smiling group of tweens

What We Do

Through the CYD program, PEI provides funding and technical assistance that affords community-based organizations the opportunity to foster positive youth development and build healthy families and resilient communities. CYD provides services in zip codes with high incidences of juvenile crime. Communities prioritize and fund specific prevention services to address their community level needs.

Who We Serve

  • Youth ages 6-17 in zip codes with high incidences of juvenile crime

Map of Providers and Communities

Map of Texas, showing providers across the state. For a text version of CYD providers, check the PEI Provider Directory.

For additional provider details, see the Fiscal Year 2021 PEI Provider Directory.

How We Measure Success

  • Children remain safe during services, within 1 year (98% in FY20) and 3 years (96% in FY20).
  • Percentage of youth not referred to juvenile probation (98.5% in FY20).

Program Data

  • Program Start Date: 1995
  • Target Number of Youth/Families Served Annually, FY21: 16,140
  • Average Number of Youth/ Families Served Per Month, FY20: 6,700
  • Counties Served: 15
  • Annual Budget for Community Contracts: $8,310,766
  • Total Number of Community Grantees/ Sub-grantees: 17 Grantees 43 Sub-grantees
  • Average Grantee Budget: $488,868

CYD Success Story

The Children’s Center Inc., Galveston

The after school Sailing Program at Sea Star Base Galveston (SSBG) encourages and assists students in developing leadership skills. While being taught how to sail, students are prompted to teach each other skills they have learned. No other student exemplifies the spirit of shared learning more than Eddy.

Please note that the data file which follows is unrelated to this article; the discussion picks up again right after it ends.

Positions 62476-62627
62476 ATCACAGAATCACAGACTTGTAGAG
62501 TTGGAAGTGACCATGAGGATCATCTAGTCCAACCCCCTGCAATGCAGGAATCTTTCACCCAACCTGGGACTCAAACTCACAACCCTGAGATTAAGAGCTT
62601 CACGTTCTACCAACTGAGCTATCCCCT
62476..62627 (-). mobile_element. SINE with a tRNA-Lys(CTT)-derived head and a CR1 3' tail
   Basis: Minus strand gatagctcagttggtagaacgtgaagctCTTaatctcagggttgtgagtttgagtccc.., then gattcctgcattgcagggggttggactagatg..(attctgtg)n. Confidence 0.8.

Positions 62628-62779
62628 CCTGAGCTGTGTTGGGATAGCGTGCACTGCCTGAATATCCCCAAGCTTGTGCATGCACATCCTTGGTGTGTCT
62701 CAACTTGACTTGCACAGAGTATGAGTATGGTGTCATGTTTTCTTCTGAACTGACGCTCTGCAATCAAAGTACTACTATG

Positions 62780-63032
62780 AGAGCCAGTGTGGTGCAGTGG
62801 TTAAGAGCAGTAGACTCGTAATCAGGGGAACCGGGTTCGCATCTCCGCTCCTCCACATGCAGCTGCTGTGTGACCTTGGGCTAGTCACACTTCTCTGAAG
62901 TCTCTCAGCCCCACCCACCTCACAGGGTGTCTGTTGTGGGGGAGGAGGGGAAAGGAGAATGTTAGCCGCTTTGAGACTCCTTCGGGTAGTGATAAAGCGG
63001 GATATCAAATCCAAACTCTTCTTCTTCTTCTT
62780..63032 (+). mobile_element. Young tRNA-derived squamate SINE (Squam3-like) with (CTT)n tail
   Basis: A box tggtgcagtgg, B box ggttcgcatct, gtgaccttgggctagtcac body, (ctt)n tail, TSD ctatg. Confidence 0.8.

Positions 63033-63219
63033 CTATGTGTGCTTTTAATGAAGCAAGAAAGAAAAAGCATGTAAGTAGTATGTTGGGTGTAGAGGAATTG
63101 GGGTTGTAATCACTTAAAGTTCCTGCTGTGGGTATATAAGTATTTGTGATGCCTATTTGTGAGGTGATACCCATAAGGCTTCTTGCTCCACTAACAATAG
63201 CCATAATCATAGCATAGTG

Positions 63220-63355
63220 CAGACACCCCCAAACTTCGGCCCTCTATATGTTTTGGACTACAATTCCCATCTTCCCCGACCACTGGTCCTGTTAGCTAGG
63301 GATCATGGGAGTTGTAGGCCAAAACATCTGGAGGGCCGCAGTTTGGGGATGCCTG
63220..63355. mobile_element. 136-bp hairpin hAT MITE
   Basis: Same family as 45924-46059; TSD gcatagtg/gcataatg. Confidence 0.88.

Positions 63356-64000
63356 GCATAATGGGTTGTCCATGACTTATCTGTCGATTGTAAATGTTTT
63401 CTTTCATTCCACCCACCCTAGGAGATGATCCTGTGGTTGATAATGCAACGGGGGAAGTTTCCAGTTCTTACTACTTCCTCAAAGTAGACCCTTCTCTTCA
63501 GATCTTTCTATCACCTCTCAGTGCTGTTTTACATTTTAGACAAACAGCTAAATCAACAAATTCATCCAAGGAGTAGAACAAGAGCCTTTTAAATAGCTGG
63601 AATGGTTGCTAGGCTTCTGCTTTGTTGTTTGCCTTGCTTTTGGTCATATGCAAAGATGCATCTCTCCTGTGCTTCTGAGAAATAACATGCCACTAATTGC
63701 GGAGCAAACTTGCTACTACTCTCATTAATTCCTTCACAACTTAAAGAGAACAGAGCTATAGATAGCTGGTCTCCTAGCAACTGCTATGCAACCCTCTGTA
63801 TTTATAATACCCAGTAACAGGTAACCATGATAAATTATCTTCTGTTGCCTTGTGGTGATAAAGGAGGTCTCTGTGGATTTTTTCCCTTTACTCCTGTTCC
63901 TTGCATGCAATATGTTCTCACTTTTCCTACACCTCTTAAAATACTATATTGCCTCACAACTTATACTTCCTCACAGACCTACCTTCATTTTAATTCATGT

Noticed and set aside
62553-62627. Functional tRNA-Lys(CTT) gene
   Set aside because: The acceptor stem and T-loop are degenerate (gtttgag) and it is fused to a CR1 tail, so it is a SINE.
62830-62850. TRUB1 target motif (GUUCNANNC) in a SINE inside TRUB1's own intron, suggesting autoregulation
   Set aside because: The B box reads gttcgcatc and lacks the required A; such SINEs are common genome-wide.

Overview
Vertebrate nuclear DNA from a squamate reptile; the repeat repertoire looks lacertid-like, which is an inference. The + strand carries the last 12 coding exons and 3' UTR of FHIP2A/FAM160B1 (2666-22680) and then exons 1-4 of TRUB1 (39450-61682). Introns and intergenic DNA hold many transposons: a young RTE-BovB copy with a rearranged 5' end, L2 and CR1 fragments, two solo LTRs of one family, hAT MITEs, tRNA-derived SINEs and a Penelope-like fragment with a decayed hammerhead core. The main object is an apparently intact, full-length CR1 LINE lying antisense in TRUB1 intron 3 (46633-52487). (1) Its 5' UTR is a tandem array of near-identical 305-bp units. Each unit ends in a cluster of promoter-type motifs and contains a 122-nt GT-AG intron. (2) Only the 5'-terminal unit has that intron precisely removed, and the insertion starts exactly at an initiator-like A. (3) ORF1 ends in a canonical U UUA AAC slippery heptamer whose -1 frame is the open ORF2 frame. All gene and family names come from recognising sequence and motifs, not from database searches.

Eddy began sailing in a crew with two older developmentally disabled youth who were not only having trouble learning how to sail, but were not able to complete basic tasks necessary for safe participation, such as pulling line and switching sides on the boat. Eddy stepped up and helped each of the youth gain confidence in doing these basic tasks and filled in when they were not able to do so safely. This experience took Eddy from being a passive student to being an active part of the teaching process - and in doing so, he developed his leadership “muscle”. This young man took the newfound skills developed in his first crew and positively influenced other students through leading by example. Eddy’s kindness, empathy and drive to include everyone in successfully learning how to sail marks him as one of the brightest successes of this semester of the after school Sailing Program.

Another focus of the program is mentorship. Eddy showed great strides in that domain. During the first few sessions he was still unsure “what he wanted to do when he grew up” and did not have significant goals set. As Eddy continued in the program, mentors noticed his keen interest in sailing and spoke to him about how to turn his newfound passion into a possible occupation or even a career. All mentors understand that passions evolve and interests wane, but as of now Eddy would like to keep sailing, join a Sea Scout ship and advance to Quartermaster to be accepted into the Coast Guard Academy and become an Officer. In contrast to other students that have yet to establish smaller goals to achieve their larger ones, Eddy has shown initiative by doing research, finding out what the requirements are and establishing a plan of action. Such level of enthusiasm to succeed and achieve a goal is a clear indication that Eddy has been positively affected by his time participating in after school Sailing Program.